I love to swear. And oddly enough, so do most of my characters.
I know there are those (wrong) people who say including blue language cheapens the work, or that it’s a copout for not being able come up with something clean and clever. But swearing—properly deployed–is a part of language, and it can be beautiful, rich, and deeply meaningful, and boy, can it feel great.
But how does that relate to world building? Well, you’ve got your orbiting fortress filled with 35th century clone-warriors, or your fire-realm of demons—you can’t just stick any old word in their mouths. What do they even think is dirty? Do they have the concept of shame? What topics are Not Spoken About? What makes clone-father flinch, or the demon queen blush?
When you know what words are forbidden, you begin to learn what ideas are dangerous, and that’s a key that unlocks the world you’ve created. And when you’re world-building, you can’t afford to leave anything to chance. If it isn’t clear to you, it isn’t clear.
When I was writing The Demon Door series, I set my non-human characters in a fire realm. They live in the partly rebuilt ruins of the once great city of Eriis, their world having been magic-bombed into near-oblivion by the dreaded humans. While I certainly didn’t Tolkien out on everyone and come up with a new language, I did liberally sprinkle invented words throughout the text, with the idea that it would create a more specifically alien environment, and be that much more disorienting for the humans that might accidentally stumble across it.
The Eriisai are surrounded by the sound of the wind and sand, and I used a lot of double vowels to that effect, particularly in my naming conventions. The people of Eriis don’t have much, but one thing they have plenty of is sand, and the very first curse word I wrote in Eriisai was rushta, which means both ‘sand’ and ‘shit.’ And because my Eriisai are clever and love word play, we are led to understand it describes something both abundant and worthless. The title of the first book is The Sand Prince, so immediately one gets an idea that the titular prince is not exactly a hero in the eyes of his people. (He’s a lovely guy once you get to know him though.)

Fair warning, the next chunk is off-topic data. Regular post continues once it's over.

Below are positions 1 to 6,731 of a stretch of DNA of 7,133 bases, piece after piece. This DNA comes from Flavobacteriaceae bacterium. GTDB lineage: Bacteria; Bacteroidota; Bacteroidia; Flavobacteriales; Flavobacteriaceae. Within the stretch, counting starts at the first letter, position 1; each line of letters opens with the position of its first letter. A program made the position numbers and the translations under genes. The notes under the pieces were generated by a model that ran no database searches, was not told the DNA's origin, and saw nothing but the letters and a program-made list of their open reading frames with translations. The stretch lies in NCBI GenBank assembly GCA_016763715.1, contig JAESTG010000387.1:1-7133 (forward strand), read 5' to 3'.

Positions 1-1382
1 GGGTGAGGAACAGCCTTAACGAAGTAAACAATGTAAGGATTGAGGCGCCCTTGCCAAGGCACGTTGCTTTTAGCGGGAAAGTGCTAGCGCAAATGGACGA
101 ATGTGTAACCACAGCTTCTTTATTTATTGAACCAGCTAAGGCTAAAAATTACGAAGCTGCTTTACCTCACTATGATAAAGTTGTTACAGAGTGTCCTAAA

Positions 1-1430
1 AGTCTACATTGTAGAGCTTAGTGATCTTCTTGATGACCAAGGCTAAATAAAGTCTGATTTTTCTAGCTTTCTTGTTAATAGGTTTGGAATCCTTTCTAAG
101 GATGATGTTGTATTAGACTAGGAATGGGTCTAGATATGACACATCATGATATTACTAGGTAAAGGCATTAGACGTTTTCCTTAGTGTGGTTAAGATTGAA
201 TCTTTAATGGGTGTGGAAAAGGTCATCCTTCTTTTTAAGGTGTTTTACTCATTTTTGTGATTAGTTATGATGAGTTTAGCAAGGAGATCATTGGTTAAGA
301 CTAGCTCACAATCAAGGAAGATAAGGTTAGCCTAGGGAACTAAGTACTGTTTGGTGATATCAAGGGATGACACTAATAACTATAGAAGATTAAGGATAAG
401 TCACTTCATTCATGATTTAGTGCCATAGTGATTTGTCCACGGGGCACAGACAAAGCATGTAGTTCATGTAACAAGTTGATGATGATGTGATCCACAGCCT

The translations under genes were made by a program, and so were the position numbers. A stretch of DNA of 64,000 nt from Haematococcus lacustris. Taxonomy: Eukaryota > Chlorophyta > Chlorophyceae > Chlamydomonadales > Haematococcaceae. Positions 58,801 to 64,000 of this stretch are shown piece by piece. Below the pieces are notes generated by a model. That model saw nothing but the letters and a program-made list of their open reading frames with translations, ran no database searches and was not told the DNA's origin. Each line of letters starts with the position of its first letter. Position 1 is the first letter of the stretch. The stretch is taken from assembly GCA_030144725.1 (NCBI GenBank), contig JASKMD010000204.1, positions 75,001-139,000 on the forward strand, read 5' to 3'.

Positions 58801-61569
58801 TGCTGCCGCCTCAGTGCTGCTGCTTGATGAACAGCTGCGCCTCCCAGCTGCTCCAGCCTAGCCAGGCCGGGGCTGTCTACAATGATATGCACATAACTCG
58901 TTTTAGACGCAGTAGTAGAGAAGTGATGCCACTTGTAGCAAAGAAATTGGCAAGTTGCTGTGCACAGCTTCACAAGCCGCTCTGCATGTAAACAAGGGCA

In the case of my royal family and their friends, cursing is related to station—not too different from our world, at least in public—that’s the ‘properly deployed’ part. The prince’s mother, the demon queen I mentioned, raised Rhuun better than that (in her estimation), so when he does swear it has even more impact—for instance, at his wit’s end stranded in the human realm with only a stubborn human woman for company. (His human lady friend teaches him how to curse in English, which he enjoys thoroughly although not always correctly.) His best friend Ilaan is an unusually magically gifted non-royal, and likes to swear to see what effect he’ll have on people, although this is the reason he does most things. Ilaan’s boyfriend Niico is a sports star, and as we know, the famous get to make their own rules. (Not in front of the queen, though; she’s terrifying.) And if Queen Hellne lets one fly, well, best to head for the exits.
When you’re putting together your magical world, don’t stop at flaming swords or fantastical feasts. Give your people a chance to voice their frustration, their anger, their amazement, their delight—after all, they’re only (in) human.
Kim Alexander grew up in the wilds of Long Island, NY and slowly drifted south until she reached Key West. After spending ten years working as a disc jockey in the Keys, she moved to Washington DC, where she reported the traffic and spun the Oldies. After a career upgrade, she became the co-programmer of Sirius XM Book Radio, which gave her the opportunity to interview some of her writing heroes, including Anne Rice, George RR Martin, Neil Gaiman, Stephen King and Margaret Atwood, among many hundreds of others. She began writing when she ran out of authors to interview (and they pulled the plug on her channel.)
She currently lives with two cats, an angry fish, and her extremely patient husband close enough to the National Zoo to hear the lions and the monkeys, at least she hopes that’s what those noises are.
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About The Sand Prince (The Demon Door #1)
Two worlds. Bound by magic. Divided by a door.
On the barren, war-ravaged demon world of Eriis, the fierce queen Hellne fights to keep her people alive and her son Rhuun’s heritage a secret.
On the green and gentle human world of Mistra, demons have faded into myth. Only a handful of old men and fanatical children still guard The Door between the worlds.
Different and shunned by his demon kin, Rhuun finds refuge in a book that tells of a human world of water and wonder. Forced by his mother’s enemies to flee Eriis, he finds himself trapped on the other side of The Door in the very place he has read and dreamed about—Mistra.
Chained to the deadly whims of a child who guards The Door, Rhuun must balance serving and surviving, even at the risk of exposing his true identity. Riskiest of all is his task of kidnapping an infuriating young woman who is about to find out that the demons of Eriis are much, much more than just an old bedtime story.